By Andrew Woods, ICS | Source: AWEX, ICS
Mecardo last looked at staple length effects on wool prices in August and December 2013 (see links below). This article provides discount/premium tables for merino and crossbred fleece wool in the current market and takes a quick longer term look at the discount for shorter staple wool (both merino and crossbred).
Table 1 shows a discount and premium table for merino fleece ranging in fibre diameter from 17 through 25 micron and staple length from 60 to 130 mm. The base length for 17 to 19 micron wool is 80 mm and for the broader categories it is 90 mm. The table is a smoothed representation of the current market.
Why a “smoothed representation”? At this time of the year, the selection of wool sold is limited. A small selection limits the calculation of premiums and discounts due to a lack of wool. In addition to gaps in quotes, the limited selection reduces the ability of averaging prices to reveal underlying premiums and discounts.
The thing that stands out from table 1 is the minimal difference in price for 70 through 100 mm length, with small discounts for 110-120 mm length wool. Discounts for 60 mm are generally in the range of 4-5%, on par with the mild 130 mm length discount.
Figure 1 shows the discount for 60 mm 19 micron flee Aug '13)ce to the 90 mm 19 micron fleece from 1995 onwards. The large discounts of the 1999-2001 period stand out, as does the trend towards smaller discounts since then. This trend looks to be a structural change in the market, matching the anecdotal feedback that talks about the development of knitwear demand for wool.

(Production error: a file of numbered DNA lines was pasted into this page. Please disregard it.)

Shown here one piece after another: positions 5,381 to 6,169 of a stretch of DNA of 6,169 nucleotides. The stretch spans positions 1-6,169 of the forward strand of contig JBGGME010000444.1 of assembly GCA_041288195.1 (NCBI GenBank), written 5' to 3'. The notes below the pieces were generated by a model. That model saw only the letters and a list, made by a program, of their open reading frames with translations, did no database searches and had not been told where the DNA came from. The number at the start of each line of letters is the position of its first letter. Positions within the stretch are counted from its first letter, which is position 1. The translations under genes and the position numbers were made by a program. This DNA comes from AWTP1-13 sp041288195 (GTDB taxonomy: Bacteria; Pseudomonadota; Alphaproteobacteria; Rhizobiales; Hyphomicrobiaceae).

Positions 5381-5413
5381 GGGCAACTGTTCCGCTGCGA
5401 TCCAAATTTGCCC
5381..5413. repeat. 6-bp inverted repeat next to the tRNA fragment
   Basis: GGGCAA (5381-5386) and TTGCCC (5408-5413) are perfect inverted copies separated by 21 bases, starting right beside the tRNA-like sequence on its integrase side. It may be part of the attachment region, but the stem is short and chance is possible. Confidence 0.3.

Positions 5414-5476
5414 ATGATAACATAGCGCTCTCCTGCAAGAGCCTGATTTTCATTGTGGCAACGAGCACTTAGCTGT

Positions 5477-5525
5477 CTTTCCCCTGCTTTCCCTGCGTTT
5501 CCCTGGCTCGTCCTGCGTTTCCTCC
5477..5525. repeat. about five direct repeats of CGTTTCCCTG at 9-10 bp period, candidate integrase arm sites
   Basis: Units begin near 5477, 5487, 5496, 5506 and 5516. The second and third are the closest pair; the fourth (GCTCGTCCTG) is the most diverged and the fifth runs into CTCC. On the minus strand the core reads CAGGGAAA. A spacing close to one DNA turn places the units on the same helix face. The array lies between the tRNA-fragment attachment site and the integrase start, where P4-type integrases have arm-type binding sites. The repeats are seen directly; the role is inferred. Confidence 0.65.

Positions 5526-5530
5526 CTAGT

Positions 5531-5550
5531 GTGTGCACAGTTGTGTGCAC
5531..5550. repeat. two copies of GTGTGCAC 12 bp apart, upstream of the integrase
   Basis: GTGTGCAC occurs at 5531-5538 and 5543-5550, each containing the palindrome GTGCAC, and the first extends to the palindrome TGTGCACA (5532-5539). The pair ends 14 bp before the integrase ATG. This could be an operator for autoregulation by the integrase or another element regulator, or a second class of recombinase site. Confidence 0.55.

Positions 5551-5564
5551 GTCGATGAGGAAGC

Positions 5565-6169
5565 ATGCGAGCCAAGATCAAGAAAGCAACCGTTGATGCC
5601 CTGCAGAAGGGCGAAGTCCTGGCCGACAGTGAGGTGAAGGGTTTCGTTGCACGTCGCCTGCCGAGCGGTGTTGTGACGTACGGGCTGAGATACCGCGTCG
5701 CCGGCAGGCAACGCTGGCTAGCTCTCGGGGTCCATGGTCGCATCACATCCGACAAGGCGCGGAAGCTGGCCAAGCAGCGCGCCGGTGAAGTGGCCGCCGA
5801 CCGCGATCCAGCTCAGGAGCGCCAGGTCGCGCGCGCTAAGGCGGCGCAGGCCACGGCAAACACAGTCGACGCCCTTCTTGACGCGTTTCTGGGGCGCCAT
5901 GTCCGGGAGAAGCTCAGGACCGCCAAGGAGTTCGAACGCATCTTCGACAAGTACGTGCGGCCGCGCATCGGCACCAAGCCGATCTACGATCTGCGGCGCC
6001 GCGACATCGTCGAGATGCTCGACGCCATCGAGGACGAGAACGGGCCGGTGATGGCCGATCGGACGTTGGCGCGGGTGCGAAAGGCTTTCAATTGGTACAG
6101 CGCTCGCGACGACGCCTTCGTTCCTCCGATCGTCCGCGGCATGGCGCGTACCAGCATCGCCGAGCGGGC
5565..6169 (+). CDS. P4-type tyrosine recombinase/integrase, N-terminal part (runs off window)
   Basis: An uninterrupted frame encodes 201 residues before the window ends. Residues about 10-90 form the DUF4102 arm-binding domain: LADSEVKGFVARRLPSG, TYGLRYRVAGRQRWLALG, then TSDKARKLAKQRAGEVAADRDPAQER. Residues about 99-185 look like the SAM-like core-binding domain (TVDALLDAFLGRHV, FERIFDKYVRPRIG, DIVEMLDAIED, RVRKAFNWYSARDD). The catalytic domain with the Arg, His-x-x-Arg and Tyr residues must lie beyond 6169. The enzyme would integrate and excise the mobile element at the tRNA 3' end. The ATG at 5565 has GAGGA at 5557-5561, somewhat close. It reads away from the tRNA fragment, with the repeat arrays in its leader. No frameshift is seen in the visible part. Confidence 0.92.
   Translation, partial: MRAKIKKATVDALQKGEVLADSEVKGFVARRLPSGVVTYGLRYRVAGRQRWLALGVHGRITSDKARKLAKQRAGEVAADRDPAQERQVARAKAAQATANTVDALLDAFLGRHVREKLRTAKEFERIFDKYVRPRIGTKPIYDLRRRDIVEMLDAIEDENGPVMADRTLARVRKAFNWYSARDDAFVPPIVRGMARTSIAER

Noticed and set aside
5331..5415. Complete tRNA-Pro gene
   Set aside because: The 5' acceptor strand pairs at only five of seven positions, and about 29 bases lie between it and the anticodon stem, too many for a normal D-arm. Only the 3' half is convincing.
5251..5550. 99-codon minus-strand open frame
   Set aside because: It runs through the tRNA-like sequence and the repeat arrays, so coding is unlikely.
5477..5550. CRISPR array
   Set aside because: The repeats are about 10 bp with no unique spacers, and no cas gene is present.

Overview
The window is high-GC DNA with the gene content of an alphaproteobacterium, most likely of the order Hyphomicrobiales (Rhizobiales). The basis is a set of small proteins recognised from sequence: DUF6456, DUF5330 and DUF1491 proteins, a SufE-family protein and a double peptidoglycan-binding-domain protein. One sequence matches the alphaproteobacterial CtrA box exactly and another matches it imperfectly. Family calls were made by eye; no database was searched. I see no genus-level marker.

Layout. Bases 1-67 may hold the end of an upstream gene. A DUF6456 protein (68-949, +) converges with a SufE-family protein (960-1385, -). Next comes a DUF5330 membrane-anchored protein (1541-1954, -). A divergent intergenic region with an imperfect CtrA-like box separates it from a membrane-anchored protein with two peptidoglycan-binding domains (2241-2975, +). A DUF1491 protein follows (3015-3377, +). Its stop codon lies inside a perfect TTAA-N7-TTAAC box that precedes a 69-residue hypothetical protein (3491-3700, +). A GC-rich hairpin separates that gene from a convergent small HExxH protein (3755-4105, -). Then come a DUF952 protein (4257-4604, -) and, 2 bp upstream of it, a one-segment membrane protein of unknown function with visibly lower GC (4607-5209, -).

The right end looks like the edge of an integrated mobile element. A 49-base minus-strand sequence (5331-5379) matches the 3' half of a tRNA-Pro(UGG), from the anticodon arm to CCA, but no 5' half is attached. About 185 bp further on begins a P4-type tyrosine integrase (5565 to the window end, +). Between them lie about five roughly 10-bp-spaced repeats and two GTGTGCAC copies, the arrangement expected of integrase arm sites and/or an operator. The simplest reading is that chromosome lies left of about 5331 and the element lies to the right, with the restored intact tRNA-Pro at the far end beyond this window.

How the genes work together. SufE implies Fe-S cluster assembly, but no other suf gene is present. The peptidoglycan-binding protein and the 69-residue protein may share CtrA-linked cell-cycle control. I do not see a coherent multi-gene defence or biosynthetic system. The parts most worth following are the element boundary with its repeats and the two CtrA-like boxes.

Table 2 shows a similar table for crossbred fleece, ranging from 22 through to 32 micron. Discounts only start to cut in when the length falls to around 70 mm, and this table probably over does the discount for this length (in relation to current discounts) . By the time the length falls to 60 mm, the wool is going into the woollen systems rather than the worsted system and the discount opens up. Price differences for full length crossbred are only small between 90 and 120 mm, which is fairly normal.
Figure 2 shows the price discounts for 60 mm to 90 mm long 28 micron crossbred fleece from 1999 onwards. Like the merino market, discounts in 1999-2001 were much larger than today. The discount shrank until the middle of the past decade. Since then it appears to have stabilised, albeit with some cyclical swings. The current strong demand for crossbred fleece may also be masking strength in the crossbred carding market.
Read previous articles on staple length:
The tables presented in this article provide a view on the effect of staple length on both merino and crossbred fleece wool in the current market. The small discounts mentioned in 2013 for short staple length continue to hold in the merino market. This a result of a combination of structural change from the past decade and cyclical demand, as evidenced by the recent 300¢ rise in the merino cardings indicator. For crossbred fleece, the effect of staple length looks to be closer to normal historical levels. Given the extremely strong market for crossbred fleece, this makes some sense.
Mecardo information is provided to assist in your marketing decisions. It contains a range of data and views on the current market. It is not intended to constitute advice for a specific purpose. Before taking any action in relation to information contained within this report, you should seek advice from a qualified professional. The information is obtained from a variety of sources and neither Mecardo nor Ag Concepts Advisory will be held liable for any loss or damage whatsoever that may arise from the use of information or for any error or mis-statement contained in this report.
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